Darrell Hoemann takes a fond look back
Longtime News-Gazette photo editor Darrell Hoemann is retiring, and we asked him to take a photographic look back at his career. Here is how he approached it:
"It was a challenge when features editor Tony Mancuso asked for a selection of my favorite photos from my 25 years at the N-G. This is a project I'm just not very good at. I've always had trouble with contests because they require you to look back at what has been done. What was next has always interested me more.
"Nevertheless, here are some moments that stand out for me. I've probably missed some, and there is an unnatural bias because I was balancing the managing part of my job with filling in by covering local cultural events and other news."
"One career highlight was covering the 2003 Nobel prize ceremonies with reporter Greg Kline." The University of Illinois had two Nobel prize winners in Paul Lauterbur and Anthony Leggett that year, and we went for focused coverage. This photo was the climax of a week of scrambling around Stockholm, Sweden, after convincing the foreign ministry we were real journalists with a notarized letter from publisher John Foreman. (The functionary wasn't sure about us, but the raised seal convinced her.)"
"We've increased our coverage of cultural events in our amazing community. On my arrival 2-1/2 decades ago, photographers were not allowed at most performances. By demonstrating we could combine good reporting and unobtrusive manners, we slowly gained access to document the talent — homegrown and visiting.
"The 2010 photo of Itzhak Perlman performing in Foellinger Great Hall at Krannert Center for the Performing Arts, left, combined digital technology with a camera 'muzzle' to show the joy of the performer without disturbing audience members.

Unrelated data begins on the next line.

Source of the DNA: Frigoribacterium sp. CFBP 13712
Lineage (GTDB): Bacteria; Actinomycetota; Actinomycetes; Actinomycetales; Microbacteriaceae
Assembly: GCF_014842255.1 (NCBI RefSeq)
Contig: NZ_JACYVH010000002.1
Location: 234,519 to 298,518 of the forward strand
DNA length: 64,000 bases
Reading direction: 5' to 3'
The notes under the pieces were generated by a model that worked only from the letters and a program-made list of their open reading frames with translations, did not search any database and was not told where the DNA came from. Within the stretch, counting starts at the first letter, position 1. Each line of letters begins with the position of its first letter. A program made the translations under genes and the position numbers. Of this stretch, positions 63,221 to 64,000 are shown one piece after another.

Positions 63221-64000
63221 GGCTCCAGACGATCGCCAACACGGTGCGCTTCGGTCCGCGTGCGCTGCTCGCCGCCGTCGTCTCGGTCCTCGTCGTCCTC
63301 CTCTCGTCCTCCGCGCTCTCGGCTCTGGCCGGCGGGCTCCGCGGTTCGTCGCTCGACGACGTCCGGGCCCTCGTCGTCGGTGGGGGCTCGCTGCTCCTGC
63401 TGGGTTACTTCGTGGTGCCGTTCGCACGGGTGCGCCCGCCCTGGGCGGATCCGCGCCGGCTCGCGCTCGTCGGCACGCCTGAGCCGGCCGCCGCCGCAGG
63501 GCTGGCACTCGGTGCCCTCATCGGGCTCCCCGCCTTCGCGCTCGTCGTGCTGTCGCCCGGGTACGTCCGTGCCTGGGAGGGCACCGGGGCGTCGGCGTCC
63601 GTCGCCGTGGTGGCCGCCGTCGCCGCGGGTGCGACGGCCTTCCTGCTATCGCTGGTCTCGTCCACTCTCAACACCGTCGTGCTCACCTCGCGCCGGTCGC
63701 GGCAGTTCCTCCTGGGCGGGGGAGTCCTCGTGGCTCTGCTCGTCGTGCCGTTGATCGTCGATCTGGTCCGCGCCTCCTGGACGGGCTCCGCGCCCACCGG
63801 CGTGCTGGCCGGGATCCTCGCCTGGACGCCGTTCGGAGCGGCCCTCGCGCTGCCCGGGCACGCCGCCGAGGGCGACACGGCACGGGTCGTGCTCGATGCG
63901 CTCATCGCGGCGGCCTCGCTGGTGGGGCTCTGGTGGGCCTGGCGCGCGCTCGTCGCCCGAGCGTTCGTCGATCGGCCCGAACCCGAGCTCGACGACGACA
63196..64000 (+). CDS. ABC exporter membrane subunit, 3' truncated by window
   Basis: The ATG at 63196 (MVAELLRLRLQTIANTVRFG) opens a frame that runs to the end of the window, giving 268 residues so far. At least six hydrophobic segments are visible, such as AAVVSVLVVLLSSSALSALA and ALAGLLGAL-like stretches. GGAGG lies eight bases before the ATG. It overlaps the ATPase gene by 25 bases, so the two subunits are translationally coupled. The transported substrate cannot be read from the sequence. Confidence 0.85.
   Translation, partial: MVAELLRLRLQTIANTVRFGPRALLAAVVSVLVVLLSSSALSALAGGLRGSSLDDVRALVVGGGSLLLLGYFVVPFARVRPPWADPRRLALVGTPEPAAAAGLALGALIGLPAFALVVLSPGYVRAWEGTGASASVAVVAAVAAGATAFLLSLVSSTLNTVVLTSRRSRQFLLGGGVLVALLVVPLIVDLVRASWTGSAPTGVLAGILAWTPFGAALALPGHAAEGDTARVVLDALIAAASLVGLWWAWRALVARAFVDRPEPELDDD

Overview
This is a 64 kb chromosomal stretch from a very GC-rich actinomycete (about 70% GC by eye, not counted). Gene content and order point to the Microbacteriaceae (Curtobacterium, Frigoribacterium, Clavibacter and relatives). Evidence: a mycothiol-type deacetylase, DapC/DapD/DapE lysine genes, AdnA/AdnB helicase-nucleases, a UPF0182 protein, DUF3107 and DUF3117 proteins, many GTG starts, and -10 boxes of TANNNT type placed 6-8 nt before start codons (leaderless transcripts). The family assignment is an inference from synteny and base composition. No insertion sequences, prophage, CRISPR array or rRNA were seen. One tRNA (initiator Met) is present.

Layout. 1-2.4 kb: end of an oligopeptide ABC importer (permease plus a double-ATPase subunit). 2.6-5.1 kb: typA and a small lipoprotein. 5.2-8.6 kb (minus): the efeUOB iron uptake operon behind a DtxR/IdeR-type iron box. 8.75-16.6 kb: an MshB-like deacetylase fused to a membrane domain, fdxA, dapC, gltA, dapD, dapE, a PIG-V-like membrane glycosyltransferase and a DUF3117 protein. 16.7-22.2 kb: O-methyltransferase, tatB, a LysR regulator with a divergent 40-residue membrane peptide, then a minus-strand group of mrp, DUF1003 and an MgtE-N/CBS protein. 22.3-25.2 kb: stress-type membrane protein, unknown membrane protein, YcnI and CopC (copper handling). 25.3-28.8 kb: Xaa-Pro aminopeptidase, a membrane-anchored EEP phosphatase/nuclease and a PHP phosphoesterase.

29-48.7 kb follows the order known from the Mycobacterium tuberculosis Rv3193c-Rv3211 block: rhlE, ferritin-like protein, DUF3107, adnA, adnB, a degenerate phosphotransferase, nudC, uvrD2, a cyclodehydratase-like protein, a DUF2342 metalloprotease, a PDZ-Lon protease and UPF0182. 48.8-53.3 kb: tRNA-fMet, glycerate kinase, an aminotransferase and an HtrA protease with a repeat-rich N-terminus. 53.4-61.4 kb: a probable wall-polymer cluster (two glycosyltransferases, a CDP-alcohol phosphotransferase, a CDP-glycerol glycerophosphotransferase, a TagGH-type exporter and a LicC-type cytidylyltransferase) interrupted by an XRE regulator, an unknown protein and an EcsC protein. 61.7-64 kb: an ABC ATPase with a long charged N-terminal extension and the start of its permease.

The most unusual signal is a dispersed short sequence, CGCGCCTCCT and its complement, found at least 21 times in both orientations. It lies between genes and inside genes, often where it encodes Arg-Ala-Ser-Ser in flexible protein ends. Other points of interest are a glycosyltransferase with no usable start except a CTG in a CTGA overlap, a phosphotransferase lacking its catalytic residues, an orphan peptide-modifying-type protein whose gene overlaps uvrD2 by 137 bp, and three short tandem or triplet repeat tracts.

"Likewise the 2007 photo of Buddy Guy, right, was collaboration with KCPA staff. Guy, a headliner at the Ellnora Guitar Festival, turned down requests for photos. But persistence by Krannert staff, who trusted our ability to not intrude, got approval with just 20 minutes before the curtain."
"Speaking to a Girl Scout troop once, I was asked why I became a photojournalist. As someone who came of age in the tensions of the 1960s, I said it was because I believed we were all more alike in our goals and lives than we realized and if I could show how we were all more the same than different, it might help us all live together.
"When The N-G gathered local photographers for a special section offering a visual look at a week in our community, I assigned myself to Sunday morning, photographing the Spanish language Mass at St. John's Catholic Church on the UI campus.
"Likewise, during one Easter season, the Mount Olive Baptist church choir allowed me to photograph their rehearsal and high-energy worship on Palm Sunday."
"Not sure how this happened, but somehow I developed a sub-speciality in covering fireworks. My favorite is probably this image from 2007, the first year the event was moved to Parkland College. I used a radio remote to fire a remote flash to light the Olympic Tribute and then used budding cell phone technology to send the photo from my laptop in my van to make deadline and beat the traffic. Yeah, major geek stuff here."
"I had photographed the local roller derby team as women were just getting organized into a team, so it was fun to photograph them later when they were in full derby mode. They didn't disappoint, offering great action with visual appeal."
"The 2009 funeral in St. Joseph of Maj. David Audo was another highlight. The trust the family and their church placed in us was a little intimidating, but I tried to measure up. Sitting in the balcony with the muzzle on the camera allowed me to document the tributes to this fallen soldier for both our readers and the family."
"John Dixon and others have taken really great fire photos, but this was a day when I was the only available and headed south to Villa Grove before we really knew what was happening. On arrival it became apparent this was a significant event for the town. I spent the next several hours sending photos from the car and helping the local stringer file reports."
The public is invited to a reception for Hoemann from 4 to 6 p.m. Friday (Aug. 16) at the newspaper office, 15 Main St., C.